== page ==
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When I couldn’t get the data I wanted on homeless health care, I set out to gather it

Craft: Lessons From The Field

When I couldn’t get the data I wanted on homeless health care, I set out to gather it

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(Photo: Vickie Connor/Desert Sun)
(Photo: Vickie Connor/Desert Sun)

The story started before I even knew what the story was. An encampment where individuals experiencing homelessness had built a small community had just been bulldozed. I was following the story as breaking news but was interested in the long-term impacts on people’s lives.

Aside from the complicated housing process, I was also interested in how this eviction impacted people’s access to health care since the mobile health care teams would use the encampment as a home base when providing services each week. Without the encampment, nurses were reporting it was hard to find their patients.

I tried to get data from the two local medical clinics that provided street outreach to track where their efforts were focused and how that changed following the encampment eviction. I also wanted deidentified data on every patient contact for the past year. Those records were mostly not subject to public records laws as the agencies were nonprofits and largely weren’t required to provide those specifics to any governmental agency. They only offered summarized data reports.

I also tried to obtain public records that showed a log of encampments that state agencies had evicted to compare patterns with health care outreach across the state. Our lawyers our still fighting that months-long public records battle. We are slowly winning.

But ultimately, I had no data for my data project. So, under the advice of my fellowship advisor Paul Overberg, I created my own.

I built a 23-question survey designed to assess the health care needs of individuals experiencing homelessness in the Coachella Valley.

It’s relatively simple in concept but extraordinarily hard to execute. Cushion time should be budgeted for unknown challenges.

To start, I had to determine how many people I needed to interview for the data to hold any truth. I used this calculator to figure out I needed to interview 200 individuals experiencing homelessness within our region. Our population size was based off the total number of homeless individuals in our region per the most recent point in time count and we wanted a 5% margin of error.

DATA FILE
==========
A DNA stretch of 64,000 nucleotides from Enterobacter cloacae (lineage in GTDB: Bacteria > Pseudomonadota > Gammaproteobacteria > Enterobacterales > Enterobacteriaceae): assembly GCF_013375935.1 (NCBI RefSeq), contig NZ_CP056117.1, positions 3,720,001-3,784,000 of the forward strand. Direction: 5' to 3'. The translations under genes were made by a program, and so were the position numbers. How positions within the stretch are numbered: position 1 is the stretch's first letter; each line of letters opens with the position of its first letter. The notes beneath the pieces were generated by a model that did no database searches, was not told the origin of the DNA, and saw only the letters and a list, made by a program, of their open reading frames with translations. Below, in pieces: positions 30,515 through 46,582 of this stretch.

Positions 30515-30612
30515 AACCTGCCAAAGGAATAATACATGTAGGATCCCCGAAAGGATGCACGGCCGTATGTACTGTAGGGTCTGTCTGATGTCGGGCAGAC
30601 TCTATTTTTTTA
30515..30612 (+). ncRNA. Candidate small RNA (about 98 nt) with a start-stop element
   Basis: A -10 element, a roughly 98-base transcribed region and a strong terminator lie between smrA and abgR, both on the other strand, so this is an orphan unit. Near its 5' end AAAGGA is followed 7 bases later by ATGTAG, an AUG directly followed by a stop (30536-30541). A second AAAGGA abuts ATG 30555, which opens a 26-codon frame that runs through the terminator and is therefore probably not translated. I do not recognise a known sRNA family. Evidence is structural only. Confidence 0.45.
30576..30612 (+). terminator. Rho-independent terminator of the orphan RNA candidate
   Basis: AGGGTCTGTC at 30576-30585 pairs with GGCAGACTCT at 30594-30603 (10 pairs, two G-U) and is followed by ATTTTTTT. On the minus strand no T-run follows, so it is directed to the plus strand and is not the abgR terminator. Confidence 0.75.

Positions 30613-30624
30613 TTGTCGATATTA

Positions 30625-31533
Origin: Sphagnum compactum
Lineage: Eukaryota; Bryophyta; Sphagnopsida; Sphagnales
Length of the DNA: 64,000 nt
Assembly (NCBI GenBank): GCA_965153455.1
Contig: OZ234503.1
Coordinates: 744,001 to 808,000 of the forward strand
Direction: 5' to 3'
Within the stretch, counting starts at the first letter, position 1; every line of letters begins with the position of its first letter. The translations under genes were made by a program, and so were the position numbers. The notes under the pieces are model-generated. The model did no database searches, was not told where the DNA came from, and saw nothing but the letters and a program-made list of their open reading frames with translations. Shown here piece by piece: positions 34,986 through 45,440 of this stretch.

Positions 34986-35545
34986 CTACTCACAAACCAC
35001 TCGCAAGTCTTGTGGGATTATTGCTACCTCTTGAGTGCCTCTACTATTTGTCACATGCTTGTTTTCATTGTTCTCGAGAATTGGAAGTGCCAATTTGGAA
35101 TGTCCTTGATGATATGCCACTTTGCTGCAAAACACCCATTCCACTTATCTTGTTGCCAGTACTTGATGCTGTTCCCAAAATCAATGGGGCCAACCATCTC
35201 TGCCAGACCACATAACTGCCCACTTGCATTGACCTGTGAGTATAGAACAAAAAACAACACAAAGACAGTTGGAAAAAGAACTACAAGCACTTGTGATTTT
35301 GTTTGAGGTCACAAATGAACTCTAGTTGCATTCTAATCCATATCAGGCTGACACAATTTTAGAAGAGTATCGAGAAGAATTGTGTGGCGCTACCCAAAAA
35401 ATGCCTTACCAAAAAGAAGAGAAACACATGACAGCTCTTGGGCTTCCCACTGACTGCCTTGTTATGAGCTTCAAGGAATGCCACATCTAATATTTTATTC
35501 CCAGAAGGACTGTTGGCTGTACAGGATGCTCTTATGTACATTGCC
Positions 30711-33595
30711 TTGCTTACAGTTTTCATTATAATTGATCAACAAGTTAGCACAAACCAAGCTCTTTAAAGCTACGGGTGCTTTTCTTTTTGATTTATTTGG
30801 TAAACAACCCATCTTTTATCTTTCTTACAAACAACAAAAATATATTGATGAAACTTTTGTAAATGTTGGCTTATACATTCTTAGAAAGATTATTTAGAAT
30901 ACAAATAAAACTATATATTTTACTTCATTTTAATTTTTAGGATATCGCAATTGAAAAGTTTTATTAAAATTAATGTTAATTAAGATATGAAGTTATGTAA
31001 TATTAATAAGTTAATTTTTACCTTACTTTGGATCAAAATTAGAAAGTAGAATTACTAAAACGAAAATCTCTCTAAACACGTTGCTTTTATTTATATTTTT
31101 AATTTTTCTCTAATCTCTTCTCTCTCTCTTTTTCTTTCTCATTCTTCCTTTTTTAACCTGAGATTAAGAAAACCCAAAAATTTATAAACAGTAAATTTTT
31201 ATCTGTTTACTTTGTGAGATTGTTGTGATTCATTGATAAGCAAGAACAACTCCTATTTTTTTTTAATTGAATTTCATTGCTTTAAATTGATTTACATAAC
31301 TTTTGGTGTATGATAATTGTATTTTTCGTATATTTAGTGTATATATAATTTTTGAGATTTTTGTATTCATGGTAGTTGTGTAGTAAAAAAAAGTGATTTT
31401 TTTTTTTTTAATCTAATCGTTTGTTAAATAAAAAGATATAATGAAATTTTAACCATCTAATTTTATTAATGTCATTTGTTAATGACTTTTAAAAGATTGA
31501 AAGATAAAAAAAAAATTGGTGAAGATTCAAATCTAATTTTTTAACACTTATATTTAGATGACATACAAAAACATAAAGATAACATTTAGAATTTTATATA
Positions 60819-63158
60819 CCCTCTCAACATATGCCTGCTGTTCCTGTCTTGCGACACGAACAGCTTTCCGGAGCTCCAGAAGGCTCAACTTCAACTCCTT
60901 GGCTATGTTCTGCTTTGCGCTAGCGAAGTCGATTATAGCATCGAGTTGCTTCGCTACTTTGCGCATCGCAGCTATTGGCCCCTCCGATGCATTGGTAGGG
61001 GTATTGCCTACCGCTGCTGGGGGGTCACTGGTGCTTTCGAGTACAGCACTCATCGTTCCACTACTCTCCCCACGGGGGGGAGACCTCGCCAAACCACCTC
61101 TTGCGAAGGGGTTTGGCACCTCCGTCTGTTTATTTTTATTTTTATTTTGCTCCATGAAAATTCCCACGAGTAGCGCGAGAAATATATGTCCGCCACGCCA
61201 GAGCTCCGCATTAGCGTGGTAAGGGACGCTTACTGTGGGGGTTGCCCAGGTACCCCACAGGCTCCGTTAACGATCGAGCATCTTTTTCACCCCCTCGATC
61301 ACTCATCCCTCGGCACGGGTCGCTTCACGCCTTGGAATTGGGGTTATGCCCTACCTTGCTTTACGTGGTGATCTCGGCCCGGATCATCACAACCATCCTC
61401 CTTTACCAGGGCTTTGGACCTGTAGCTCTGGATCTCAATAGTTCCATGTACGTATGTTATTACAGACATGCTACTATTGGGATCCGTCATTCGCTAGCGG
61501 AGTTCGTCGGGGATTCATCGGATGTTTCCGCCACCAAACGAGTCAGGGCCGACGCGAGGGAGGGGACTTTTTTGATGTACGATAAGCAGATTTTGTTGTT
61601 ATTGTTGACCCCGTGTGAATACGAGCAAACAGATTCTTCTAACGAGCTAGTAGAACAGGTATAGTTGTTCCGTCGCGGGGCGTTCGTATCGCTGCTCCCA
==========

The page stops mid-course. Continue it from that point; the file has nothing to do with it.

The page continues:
Then, I created the survey. This is where you realize how much power you have in collecting information that has never been collected before. You have this one opportunity. What questions should you ask that you won’t be able to ask again? I started with the answers I was trying to find and worked backwards. I wanted to know what health issues were most prevalent among individuals experiencing homelessness. I wanted to know if having an easy-to-access free medical clinic and/or mobile health clinics led to fewer unnecessary emergency room visits. I wanted to know if individuals were insured or uninsured. I answered those questions and so many more I didn’t know I had.

A 23-question survey is, quite frankly, a very long survey. I wasn’t just blast-emailing this out for people to click through online at their leisure. I was sitting down and gaining trust in between every question. The survey could take anywhere from five minutes to 45 minutes per person to complete.

Some people wanted to share their life story in between each question. Others wanted to ask me for phone numbers to service providers because they wanted help. And others had a rough day and just wanted to talk about their latest girlfriend problems.

I already had deep roots in the homelessness community from prior reporting, but I also worked with local providers to help me with the surveys as well.